News & Events
Blueberries help improve blood pressure and memory
- March 11, 2020
- Posted by: Wiley M. Wagner
- Category: Science
Several studies on the benefits of eating blueberries have appeared on the expanses of the scientific journals The Journals of Gerontology and Medical Sciences today – the fact is that these studies were triggered by previously observed relationships between eating a certain amount of this berry and improving overall health. This time, teams of nutritionists from various universities in the United States made a new attempt to understand the mechanism of the effect of blueberries on the body, at the same time shedding light on some features and moments that are directly related to the correct choice of a particular serving of blueberries.
According to preliminary research results, eating blueberries in an amount of about one cup per day can achieve three goals at once – reduce inflammation in the body, improve memory and avoid many diseases that arise as we age. In addition, scientists noticed that such a daily serving of blueberries can significantly reduce systolic blood pressure and normalize the passage of blood in the blood arteries, which is apparently due to the presence of a large number of anthocyanins – a special family of photochemicals in blueberries.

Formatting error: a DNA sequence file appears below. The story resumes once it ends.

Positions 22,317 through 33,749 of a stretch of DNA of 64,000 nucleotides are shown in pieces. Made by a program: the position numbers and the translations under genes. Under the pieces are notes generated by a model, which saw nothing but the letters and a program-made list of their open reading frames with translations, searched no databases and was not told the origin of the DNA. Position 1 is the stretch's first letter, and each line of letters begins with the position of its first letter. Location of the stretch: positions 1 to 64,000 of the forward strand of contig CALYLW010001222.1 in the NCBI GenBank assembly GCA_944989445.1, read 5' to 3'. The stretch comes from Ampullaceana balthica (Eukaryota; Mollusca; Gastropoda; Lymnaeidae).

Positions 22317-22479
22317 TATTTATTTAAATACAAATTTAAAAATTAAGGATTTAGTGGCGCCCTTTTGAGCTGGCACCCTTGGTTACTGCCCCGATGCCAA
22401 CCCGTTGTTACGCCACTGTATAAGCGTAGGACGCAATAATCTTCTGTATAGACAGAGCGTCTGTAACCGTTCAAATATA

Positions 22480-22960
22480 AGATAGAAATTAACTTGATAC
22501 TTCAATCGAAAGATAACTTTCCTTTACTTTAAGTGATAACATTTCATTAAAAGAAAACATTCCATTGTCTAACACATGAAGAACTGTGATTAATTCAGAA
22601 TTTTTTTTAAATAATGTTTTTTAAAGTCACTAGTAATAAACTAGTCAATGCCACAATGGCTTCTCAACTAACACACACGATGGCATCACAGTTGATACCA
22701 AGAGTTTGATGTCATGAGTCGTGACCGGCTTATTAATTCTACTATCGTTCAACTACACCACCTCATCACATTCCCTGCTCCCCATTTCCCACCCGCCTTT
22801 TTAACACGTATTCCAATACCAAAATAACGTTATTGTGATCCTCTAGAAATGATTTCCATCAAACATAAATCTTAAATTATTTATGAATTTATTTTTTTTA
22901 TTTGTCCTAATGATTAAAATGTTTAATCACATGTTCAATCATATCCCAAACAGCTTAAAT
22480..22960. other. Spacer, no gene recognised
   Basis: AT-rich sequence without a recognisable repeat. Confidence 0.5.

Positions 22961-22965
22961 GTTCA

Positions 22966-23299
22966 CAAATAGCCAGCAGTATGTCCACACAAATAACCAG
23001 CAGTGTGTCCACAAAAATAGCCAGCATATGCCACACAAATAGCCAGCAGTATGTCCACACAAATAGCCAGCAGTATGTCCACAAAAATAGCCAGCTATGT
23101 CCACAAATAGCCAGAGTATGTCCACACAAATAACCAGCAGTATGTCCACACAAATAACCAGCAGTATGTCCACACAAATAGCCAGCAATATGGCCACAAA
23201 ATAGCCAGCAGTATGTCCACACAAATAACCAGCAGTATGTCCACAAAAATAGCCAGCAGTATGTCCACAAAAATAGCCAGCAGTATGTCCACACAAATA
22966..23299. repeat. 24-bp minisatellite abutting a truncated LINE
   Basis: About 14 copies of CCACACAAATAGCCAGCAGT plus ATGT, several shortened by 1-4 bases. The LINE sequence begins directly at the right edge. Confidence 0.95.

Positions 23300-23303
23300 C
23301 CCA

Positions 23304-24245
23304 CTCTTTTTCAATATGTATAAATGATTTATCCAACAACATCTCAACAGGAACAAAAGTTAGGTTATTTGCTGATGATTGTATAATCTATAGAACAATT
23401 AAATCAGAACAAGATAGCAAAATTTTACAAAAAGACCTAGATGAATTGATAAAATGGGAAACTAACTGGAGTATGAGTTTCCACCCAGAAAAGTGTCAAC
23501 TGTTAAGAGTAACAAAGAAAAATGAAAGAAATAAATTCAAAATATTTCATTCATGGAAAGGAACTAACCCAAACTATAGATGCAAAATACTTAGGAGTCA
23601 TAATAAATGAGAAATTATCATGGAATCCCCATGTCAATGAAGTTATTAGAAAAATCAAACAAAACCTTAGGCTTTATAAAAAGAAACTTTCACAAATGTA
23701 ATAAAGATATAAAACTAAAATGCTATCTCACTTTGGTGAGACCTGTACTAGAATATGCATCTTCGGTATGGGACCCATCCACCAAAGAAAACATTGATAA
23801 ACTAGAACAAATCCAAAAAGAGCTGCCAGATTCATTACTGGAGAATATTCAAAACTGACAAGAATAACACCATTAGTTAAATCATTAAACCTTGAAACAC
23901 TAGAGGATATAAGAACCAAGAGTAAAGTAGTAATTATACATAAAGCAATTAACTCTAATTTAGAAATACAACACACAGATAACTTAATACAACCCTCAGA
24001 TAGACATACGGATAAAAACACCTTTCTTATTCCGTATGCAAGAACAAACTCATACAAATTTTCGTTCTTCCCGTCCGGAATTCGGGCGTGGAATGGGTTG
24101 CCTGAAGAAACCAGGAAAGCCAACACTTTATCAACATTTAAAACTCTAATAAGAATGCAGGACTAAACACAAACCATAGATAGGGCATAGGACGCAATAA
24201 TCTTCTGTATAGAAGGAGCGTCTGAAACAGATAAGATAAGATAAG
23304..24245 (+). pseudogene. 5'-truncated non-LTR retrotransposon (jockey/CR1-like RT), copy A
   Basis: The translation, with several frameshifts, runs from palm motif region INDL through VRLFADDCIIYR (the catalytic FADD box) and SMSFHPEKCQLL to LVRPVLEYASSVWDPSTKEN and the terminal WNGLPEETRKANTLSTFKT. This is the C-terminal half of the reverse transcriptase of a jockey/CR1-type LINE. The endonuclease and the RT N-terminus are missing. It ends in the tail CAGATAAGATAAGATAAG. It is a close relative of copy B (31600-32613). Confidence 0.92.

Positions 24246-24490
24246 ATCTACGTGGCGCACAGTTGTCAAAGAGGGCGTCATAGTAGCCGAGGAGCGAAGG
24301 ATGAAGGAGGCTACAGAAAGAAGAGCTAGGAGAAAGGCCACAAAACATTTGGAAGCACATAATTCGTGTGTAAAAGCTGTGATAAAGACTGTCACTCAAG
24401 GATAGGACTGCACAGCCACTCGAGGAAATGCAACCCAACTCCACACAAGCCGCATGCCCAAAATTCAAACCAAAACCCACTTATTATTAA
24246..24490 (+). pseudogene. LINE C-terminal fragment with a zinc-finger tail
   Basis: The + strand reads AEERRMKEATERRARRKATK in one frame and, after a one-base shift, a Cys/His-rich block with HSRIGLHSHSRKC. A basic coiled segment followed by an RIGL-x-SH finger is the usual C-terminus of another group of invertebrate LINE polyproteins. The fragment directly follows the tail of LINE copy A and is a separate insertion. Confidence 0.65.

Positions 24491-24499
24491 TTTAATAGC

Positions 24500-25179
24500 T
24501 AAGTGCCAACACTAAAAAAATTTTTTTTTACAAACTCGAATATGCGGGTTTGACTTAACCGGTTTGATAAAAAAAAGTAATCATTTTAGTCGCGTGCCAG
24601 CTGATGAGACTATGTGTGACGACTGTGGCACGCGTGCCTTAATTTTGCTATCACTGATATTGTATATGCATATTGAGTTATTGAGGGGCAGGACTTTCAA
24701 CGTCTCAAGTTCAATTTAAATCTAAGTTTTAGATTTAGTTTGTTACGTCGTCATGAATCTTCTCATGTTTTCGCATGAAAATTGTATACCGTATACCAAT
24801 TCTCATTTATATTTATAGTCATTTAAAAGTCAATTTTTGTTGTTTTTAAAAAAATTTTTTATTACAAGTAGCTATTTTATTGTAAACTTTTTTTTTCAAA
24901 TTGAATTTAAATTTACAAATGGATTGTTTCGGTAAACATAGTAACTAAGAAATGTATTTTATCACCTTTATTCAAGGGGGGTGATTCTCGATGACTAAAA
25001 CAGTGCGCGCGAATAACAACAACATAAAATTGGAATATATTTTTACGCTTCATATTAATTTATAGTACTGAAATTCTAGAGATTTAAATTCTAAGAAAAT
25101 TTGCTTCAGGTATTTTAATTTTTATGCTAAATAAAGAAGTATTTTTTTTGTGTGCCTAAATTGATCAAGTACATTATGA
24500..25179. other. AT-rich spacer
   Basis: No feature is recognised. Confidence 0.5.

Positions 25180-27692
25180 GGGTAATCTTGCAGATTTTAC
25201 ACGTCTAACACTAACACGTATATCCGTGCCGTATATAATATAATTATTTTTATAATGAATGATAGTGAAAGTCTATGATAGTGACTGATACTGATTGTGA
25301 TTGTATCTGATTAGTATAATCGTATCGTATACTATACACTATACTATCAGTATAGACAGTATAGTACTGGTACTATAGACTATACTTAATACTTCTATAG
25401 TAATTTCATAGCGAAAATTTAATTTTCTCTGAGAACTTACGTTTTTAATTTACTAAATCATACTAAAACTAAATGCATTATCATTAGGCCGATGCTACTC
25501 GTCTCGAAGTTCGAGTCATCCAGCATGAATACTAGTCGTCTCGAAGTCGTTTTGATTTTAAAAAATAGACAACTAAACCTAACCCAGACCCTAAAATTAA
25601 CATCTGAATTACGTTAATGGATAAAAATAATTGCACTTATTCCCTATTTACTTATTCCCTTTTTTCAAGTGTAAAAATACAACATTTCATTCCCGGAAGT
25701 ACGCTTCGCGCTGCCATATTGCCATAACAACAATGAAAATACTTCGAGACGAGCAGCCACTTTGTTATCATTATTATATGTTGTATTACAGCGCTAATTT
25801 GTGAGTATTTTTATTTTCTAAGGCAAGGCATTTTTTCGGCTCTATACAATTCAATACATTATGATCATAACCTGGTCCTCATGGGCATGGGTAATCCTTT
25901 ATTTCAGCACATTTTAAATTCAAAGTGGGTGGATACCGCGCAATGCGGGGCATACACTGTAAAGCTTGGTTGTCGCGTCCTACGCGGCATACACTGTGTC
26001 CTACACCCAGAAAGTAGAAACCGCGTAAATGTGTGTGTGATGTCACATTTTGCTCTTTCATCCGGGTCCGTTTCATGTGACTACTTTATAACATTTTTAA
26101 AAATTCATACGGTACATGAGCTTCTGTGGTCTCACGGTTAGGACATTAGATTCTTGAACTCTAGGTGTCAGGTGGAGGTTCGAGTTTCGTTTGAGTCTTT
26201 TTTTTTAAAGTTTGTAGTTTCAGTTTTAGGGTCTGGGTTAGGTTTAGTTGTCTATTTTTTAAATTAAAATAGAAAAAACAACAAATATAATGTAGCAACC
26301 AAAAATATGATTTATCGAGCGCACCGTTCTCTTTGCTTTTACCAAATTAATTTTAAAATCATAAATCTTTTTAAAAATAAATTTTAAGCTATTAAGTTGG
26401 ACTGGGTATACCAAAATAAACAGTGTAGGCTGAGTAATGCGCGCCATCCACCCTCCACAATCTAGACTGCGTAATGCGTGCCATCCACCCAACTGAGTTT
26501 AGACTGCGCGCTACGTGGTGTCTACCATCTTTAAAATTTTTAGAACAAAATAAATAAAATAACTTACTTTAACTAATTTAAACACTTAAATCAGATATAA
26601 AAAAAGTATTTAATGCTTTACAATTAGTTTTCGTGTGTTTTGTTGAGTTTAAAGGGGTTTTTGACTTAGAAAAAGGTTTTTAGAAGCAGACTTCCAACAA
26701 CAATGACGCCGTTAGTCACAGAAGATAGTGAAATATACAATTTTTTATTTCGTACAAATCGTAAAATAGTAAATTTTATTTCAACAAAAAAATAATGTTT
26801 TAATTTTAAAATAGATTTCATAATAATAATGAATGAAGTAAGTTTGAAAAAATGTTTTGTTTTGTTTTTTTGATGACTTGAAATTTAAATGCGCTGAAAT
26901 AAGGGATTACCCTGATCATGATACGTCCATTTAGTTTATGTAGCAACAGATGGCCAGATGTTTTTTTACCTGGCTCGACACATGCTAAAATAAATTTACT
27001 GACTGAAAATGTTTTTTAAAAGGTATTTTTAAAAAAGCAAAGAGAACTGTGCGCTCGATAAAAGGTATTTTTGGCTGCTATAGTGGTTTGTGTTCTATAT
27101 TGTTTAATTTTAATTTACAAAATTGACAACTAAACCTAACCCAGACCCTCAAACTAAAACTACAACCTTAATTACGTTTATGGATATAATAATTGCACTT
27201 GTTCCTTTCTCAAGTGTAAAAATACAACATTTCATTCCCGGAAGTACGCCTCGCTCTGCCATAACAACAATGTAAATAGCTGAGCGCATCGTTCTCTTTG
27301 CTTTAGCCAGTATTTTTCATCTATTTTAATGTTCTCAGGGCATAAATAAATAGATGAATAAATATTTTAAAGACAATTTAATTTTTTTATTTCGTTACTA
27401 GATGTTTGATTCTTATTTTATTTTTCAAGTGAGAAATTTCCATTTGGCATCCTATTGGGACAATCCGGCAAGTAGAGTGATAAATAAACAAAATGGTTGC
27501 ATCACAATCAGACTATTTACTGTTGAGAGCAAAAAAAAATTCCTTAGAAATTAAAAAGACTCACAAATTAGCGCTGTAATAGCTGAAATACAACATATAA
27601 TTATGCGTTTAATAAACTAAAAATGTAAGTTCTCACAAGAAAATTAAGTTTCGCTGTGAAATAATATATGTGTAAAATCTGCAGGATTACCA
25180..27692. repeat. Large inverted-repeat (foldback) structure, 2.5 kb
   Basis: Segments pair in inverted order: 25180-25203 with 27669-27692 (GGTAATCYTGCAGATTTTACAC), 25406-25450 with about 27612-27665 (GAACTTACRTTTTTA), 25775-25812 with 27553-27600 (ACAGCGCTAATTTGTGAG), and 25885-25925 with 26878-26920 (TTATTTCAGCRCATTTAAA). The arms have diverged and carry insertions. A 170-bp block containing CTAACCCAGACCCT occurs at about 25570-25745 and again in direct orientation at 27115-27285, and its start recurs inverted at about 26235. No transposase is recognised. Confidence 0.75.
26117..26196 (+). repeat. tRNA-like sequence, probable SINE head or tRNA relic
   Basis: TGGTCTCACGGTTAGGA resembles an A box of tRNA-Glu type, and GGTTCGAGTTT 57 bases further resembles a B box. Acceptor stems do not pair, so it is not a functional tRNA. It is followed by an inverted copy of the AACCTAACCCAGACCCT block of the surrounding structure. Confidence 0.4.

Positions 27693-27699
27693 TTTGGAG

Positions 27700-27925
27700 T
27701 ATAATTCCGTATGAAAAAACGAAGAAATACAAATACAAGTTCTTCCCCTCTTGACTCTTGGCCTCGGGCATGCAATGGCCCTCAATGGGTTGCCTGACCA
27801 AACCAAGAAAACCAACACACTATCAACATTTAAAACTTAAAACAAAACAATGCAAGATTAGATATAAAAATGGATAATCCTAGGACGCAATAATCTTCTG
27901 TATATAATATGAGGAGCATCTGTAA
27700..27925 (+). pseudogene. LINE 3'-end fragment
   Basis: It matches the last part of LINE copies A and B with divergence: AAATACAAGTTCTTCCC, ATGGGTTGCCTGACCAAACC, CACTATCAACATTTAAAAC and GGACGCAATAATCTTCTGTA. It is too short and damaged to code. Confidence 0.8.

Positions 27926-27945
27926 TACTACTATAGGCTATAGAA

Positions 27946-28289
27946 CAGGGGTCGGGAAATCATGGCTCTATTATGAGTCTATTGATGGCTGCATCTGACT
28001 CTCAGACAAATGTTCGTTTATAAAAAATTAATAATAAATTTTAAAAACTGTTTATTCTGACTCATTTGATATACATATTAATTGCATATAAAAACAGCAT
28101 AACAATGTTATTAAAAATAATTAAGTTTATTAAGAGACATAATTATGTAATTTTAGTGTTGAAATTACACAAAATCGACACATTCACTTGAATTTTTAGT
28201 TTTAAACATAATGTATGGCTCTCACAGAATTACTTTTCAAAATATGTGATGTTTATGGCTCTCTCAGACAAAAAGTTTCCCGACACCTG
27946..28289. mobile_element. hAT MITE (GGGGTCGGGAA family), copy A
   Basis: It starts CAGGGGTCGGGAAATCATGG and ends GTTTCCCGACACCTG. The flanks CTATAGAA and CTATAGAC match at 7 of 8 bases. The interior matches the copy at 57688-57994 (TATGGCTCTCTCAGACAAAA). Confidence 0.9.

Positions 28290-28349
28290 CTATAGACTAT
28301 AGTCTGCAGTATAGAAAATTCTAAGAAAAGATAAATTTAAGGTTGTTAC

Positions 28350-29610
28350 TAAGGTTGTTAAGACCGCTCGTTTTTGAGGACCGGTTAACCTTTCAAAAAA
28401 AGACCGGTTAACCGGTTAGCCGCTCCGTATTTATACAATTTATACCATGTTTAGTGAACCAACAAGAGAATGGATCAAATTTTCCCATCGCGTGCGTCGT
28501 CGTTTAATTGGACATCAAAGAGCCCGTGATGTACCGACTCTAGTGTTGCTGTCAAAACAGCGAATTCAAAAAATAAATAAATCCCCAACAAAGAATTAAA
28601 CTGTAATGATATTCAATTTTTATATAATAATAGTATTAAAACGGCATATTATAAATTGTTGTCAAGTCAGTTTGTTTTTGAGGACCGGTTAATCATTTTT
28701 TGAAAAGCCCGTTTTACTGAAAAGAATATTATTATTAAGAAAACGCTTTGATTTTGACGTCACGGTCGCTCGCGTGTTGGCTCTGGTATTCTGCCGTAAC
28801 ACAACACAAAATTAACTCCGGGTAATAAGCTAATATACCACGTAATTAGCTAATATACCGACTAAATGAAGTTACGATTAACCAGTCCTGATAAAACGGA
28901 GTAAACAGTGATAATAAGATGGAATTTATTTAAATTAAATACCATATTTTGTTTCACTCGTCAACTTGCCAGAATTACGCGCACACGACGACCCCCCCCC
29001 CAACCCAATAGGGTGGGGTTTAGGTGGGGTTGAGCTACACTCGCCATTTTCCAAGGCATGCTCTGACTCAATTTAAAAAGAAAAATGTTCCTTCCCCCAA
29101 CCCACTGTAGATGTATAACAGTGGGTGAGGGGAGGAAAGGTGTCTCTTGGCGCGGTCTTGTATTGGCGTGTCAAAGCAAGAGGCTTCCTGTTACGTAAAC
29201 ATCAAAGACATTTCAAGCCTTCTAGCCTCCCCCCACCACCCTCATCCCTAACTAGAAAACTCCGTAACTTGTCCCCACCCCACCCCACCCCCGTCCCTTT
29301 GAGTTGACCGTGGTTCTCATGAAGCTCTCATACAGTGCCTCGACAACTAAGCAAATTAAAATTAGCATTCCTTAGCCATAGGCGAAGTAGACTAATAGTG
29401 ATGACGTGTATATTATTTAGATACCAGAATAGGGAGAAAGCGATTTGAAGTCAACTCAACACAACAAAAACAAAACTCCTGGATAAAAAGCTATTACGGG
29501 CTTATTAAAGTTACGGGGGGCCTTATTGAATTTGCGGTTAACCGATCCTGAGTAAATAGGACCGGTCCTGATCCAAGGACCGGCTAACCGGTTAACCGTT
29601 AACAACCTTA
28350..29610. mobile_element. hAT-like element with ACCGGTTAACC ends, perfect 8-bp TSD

These photochemicals have a handful of useful properties and capabilities, primarily for blood and blood pressure. Not surprisingly, as a side effect, a significant reduction in the risk of developing various diseases of the cardiovascular spectrum is achieved, especially as the body ages. It is also worth noting the fact of the gradual normalization of the long-term and short-term memory.
This study – like some others before it – clearly demonstrates the relevance and need for consumption of fruits and berries, and especially blueberries, which often acts as an underestimated berry. In fact, it is worth noting that, as the body ages, it is blueberries that have the greatest chances to rid it of various concomitant degradation processes that are inherent in aging as such.